Finding a tunnel’s access points also means searching in buildings that may have been booby-trapped. More footage released by Israel shows combat engineers entering a home where they discover a portable radio modified into a bomb, and explosives packed into the walls.
After two days in Gaza the army said it discovered at least 46 entrances to 14 subterranean passages.
“Beneath the Gaza Strip lies an underground Gaza, an offensive tunnel network that is almost entirely hidden on the surface and as elaborate as a labyrinth,” Israeli military spokesman Lieutenant-Colonel Peter Lerner said in an e-mailed statement last week.
The ground offensive, begun July 17 after nine days of air raids, was ordered a day after 13 Palestinian militants emerged from a tunnel about 250 meters (820 feet) inside Israel and headed for a kibbutz.
Air fire turned them back.
After the ground war began, two soldiers were killed by infiltrators who tunneled into Israel and fired a rocket-propelled grenade at army jeeps. The militants were wearing stolen Israeli army uniforms and carrying sedatives and plastic handcuffs with the aim of kidnapping soldiers, the army said in a statement.
Today, the military said it detected two militant squads who slipped into Israel through tunnels. Aircraft struck one squad, and soldiers killed 10 infiltrators from the other in a gunbattle, it said in a text message.
“Because it isn’t possible to deal with the tunnels only from the air, our soldiers are now doing so on the ground,” Israeli Prime Minister Benjamin Netanyahu said in his announcement of the Gaza incursion.
The military wing of Hamas, the militant movement that controls Gaza, accused Israel of fabricating allegations about tunnels.
“The occupation’s claim that it found tunnels and seized it by showing pictures is a complete lie designed to claim heroism and rehabilitate the reputation of its weak army,” the Ezzedeen al-Qassam Brigades said in an e-mailed statement. “All the occupation found were underground corridors dug into a training facility that belongs to our group near the border.” Israel, the U.S. and European Union consider Hamas a terrorist group.
Israel last entered Gaza in force for a three-week operation that began in December 2008. Israel has clashed with Gaza militants repeatedly since 2005, when it ended its 38-year occupation of the territory while restricting, along with Egypt, the movement of its people and goods by controlling border crossings.
Although Israel has given no deadline for concluding this Gaza incursion, Shamni estimates it will take the military about a week to destroy most of the tunnels. It’s unlikely they will find them all, he said.
Hamas and other militant groups have built at least several dozen infiltration tunnels, all with offshoots that go in different directions, he said. Unless the entire tunnel is destroyed, “it’s relatively easy to fix,” he said.
The capture of Israeli soldier Gilad Shalit in 2006 illustrates the potentially sweeping benefits these underground passages hold for militants. Armed men sneaked into Israel through a tunnel and emerged behind his border outpost, killing two soldiers and hauling him to Gaza. Shalit was released in 2011 in a prisoner exchange that freed more than 1,000 Palestinians from Israeli jails.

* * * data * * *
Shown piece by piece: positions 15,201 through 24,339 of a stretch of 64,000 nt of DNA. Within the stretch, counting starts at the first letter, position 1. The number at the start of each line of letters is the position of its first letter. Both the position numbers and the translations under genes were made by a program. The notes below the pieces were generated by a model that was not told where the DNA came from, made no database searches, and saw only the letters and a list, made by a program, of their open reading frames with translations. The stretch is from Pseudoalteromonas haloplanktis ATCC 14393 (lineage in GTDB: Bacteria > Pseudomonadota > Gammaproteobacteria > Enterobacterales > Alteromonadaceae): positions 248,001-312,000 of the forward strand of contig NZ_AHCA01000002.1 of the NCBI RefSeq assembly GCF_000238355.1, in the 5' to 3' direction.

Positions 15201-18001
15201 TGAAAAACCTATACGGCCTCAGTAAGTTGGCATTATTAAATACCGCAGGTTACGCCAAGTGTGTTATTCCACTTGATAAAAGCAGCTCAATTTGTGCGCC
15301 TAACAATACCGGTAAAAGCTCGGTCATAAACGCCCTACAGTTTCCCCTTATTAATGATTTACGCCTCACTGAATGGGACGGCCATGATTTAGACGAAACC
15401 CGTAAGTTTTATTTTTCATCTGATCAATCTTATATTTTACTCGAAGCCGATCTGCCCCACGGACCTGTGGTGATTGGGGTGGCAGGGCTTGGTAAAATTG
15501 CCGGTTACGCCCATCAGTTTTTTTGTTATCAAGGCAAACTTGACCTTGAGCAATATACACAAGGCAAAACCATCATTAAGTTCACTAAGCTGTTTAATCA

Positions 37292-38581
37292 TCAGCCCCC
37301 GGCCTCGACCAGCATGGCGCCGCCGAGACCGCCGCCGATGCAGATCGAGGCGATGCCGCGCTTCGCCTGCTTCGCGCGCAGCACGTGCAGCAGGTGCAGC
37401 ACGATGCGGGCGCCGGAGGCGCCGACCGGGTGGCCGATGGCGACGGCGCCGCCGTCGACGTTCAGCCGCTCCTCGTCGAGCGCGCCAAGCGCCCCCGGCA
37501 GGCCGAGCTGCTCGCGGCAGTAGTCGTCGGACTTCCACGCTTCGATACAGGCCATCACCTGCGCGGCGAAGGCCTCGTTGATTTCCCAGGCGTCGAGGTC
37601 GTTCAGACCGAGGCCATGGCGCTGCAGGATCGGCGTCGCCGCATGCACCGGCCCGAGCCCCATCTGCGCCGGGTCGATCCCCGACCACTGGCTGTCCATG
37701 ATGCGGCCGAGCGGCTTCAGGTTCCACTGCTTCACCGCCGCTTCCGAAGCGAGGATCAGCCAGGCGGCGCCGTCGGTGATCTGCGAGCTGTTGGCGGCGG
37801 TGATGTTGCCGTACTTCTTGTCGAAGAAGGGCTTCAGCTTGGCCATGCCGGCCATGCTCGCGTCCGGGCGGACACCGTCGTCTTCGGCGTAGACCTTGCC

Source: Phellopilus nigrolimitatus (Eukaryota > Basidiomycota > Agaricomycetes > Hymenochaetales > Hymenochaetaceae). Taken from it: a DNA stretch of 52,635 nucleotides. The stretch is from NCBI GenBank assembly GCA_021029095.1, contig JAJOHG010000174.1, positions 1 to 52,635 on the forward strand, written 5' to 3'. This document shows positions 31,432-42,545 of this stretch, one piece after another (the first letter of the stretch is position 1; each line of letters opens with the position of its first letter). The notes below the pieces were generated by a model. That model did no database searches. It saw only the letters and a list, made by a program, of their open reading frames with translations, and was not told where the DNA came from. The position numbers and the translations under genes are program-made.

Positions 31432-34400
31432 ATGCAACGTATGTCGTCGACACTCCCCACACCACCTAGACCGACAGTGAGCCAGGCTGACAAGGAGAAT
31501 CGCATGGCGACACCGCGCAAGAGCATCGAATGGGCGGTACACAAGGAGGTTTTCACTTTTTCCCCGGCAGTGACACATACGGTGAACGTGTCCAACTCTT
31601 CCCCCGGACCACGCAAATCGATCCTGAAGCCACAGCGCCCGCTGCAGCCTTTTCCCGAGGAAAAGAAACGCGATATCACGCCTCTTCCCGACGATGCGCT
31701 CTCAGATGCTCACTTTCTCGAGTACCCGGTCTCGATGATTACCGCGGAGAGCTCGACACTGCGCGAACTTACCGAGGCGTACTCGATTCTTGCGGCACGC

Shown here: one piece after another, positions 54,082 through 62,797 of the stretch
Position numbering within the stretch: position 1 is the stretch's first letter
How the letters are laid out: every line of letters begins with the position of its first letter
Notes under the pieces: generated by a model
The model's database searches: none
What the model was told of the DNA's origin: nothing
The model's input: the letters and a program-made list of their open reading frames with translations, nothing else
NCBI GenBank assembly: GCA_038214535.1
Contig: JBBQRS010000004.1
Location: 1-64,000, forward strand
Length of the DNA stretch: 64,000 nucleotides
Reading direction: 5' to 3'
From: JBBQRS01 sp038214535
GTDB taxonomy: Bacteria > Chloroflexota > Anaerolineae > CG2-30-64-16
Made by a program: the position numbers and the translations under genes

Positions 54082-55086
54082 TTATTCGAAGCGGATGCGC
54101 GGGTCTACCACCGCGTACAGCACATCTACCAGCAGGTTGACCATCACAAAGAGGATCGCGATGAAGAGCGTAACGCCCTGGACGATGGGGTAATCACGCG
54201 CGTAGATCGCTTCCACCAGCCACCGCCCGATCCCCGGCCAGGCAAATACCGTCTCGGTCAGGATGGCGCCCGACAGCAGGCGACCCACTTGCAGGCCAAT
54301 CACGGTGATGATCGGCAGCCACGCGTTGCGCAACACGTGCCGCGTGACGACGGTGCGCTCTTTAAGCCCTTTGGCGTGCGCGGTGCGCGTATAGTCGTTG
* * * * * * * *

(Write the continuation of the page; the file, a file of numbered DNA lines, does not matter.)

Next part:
While systems using electromagnetic or thermal technology are partially successful in mapping underground terrain, they can be affected by environmental factors such as ground composition and water deposits, said Dan Blumberg, a professor in the geography department at Ben-Gurion University of the Negev in Beersheba and head of the school’s Homeland Security Institute.
“The gap between our capability to do so in a laboratory or similarly accommodating circumstances, compared to doing so operationally in military combat conditions, is still very wide,” Blumberg told Israel Radio.
Israel has also had to grapple with another network of underground tunnels militants built to smuggle weapons and civilians goods into Gaza from Egypt. Egyptian security forces have destroyed most of those passages since Islamist President Mohamed Mursi was overthrown last year, seeing them as a threat to their country’s stability as well. Egypt banned Hamas activities on its soil earlier this year.
Israel’s current ground offensive in Gaza is not targeting the smuggling tunnels, military spokeswoman Lieutenant Libby Weiss said by phone.
Another tactic Israel has pursued against tunnels has been to restrict the entry of construction materials into Gaza. After Israel uncovered a mile-long tunnel (1.7 kilometers) into its territory last October, built with about 500 tons of concrete and cement, it barred those materials from entering Gaza for any use except specific public projects sponsored by the international community.
That move has drawn criticism from human rights groups, which say the restrictions are crippling a Gaza economy reliant on the construction industry. It also leaves thousands of Palestinians without the means to build or repair homes, including those destroyed or damaged by Israeli military operations, they say.
“Any benefit Israel sees in restricting these building materials are vastly outweighed by the harm to the civilian infrastructure, and the massive unemployment that it’s causing in Gaza,” said Sari Bashi, founder of Gisha, a group that advocates for freedom of movement and goods for Palestinians.